Two weeks ago, a 32-container train from Wuyi, China arrived in Tehran, Iran. You might think the arrival of cargo by rail would be no big deal, but in this case you’d be wrong. This was the first journey of its kind between the two cities, and itshortened the typical (ship-based) travel time separating them by 30 days. This new connection is among the first visible signs of a massive trade network that China is currently constructing across Eurasia. The Silk Route is being rebuilt.
Known as “One Belt, One Road,” China’s plan to build veins of trade over land and sea into Europe and Asia—announced in 2013—may be the most significant global economic initiative in the world today, and it’s not getting the attention it deserves in Western media.
The initiative is gigantic, with future investments of almost a trillion dollarsalready announced. That compares to an inflation-adjusted $130 billion America spent on the Marshall Plan following the Second World War. China’s web of trade would span over 60 countries that are home to 4.4 billion people—more than half of the world’s population. Further, the initiative would interact with economies representing more than 40% of the world’s GDP. It’s a massive program that has the potential to affect global trade patterns.
“One Belt, One Road” may be the most significant global economic initiative in the world today.
The initiative is broken into a land component (known as the “Silk Road Economic Belt”) and a sea component (called the “Maritime Silk Road.”) The “Belt” will consist of a number of corridors connecting China to the far reaches of Eurasia by road and rail. The “Road” will involve the development of ports and shipping routes connecting Chinese harbors to Europe and the South Pacific.
Funding this massive program is not a trivial undertaking. There are a number of institutions on hand to support the funding of China’s grand vision. First, Beijing started a $40 billion “Silk Road Fund” that has already helped fund ahydroelectric power project in Pakistan and invested in a liquefied natural gas project in Russia. Second, there’s the newly created, $100 billion Asian Infrastructure Investment Bank, 26% of whose voting rights China controls. It’s logical to assume it might finance some of these projects. Lastly, the China Development Bank announced in June that it would invest a stunning $890 billion dollars in over 900 “One Belt, One Road” projects across 60 countries.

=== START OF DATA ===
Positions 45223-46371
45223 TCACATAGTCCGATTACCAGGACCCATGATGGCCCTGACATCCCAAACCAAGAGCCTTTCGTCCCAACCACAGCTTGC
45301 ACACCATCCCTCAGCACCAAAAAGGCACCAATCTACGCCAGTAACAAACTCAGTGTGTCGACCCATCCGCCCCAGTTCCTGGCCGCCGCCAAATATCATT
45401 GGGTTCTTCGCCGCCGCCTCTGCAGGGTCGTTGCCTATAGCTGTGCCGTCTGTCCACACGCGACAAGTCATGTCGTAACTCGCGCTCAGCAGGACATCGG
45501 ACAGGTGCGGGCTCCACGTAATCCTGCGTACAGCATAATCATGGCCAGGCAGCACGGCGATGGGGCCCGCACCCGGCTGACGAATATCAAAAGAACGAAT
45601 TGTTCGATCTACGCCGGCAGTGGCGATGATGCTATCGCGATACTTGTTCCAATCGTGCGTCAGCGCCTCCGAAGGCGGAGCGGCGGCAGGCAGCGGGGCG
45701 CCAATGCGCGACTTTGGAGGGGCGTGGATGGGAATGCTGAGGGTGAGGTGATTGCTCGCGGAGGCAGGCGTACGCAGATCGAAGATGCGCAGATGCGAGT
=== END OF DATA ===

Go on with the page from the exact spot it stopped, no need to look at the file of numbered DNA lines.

So why would China want to deploy capital in this way? After all, doesn’t it face a massive domestic slowdown and potential debt crisis that warrant financial prudence? Why invest abroad aggressively when there are potential domestic needs? There appear to be two main reasons: one related to the Chinese slowdown and economic vulnerabilities, the other to geopolitical ambitions in the region.
First, China faces significant overcapacity in its steel and construction sectors. Building roads, ports, rails, and other infrastructure will help deploy some of these otherwise idle human and capital resources. Investing abroad might also strengthen the economies of nascent trading partners, thereby securing future demand for Chinese goods and services. There’s also the issue of rising domestic labor costs: better trade networks would help Chinese firms offshore manufacturing more efficiently.
The Pakistani alliance is particularly useful, since China can use it as a counterweight to India’s influence in the region, and controlling instability in Pakistan through investment might lessen the risk of it spilling into China. Beijing already has growing concerns of restive minorities within China and wants to minimize the likelihood of domestic instability gaining momentum from external sources.
Despite the clear benefits the Chinese strategy seems to offer, it’s not without risk. The Financial Times pointed out that the sheer ambition of the project is part and parcel with the fragmented and often contradictory process of economic policy-making in China. How implementation goes is anyone’s guess.
Further, Chinese inroads abroad could produce international tensions. Putin has signaled openness to cooperating with the initiative, but it remains to be seenhow far he will tolerate Chinese influence in Central Asia.
And the countries that are part of this new Silk Route are not without significantcredit risks and political risks. Local instability could undermine investment projects in countries like Pakistan, which is deploying thousands of troops to safeguard China’s investments. Stratfor also points out that the flip side of stronger connections is that they will "provide new routes for the illicit movement of goods and people into China.” Could major Chinese cities emerge as terrorist targets just as New York, Paris, and London have in recent years?
Despite this uncertainty, it is particularly unwise to ignore the “One Belt, One Road” initiative: it just might shape the 21st century as much as the Marshall Plan did the 20th.
Vikram Mansharamani is a Lecturer at Yale University in the Program on Ethics, Politics, & Economics. He is the author of BOOMBUSTOLOGY: Spotting Financial Bubbles Before They Burst (Wiley, 2011). Visit his website for more information or to subscribe to his mailing list. He can also be followed onTwitter or by liking his Page on Facebook.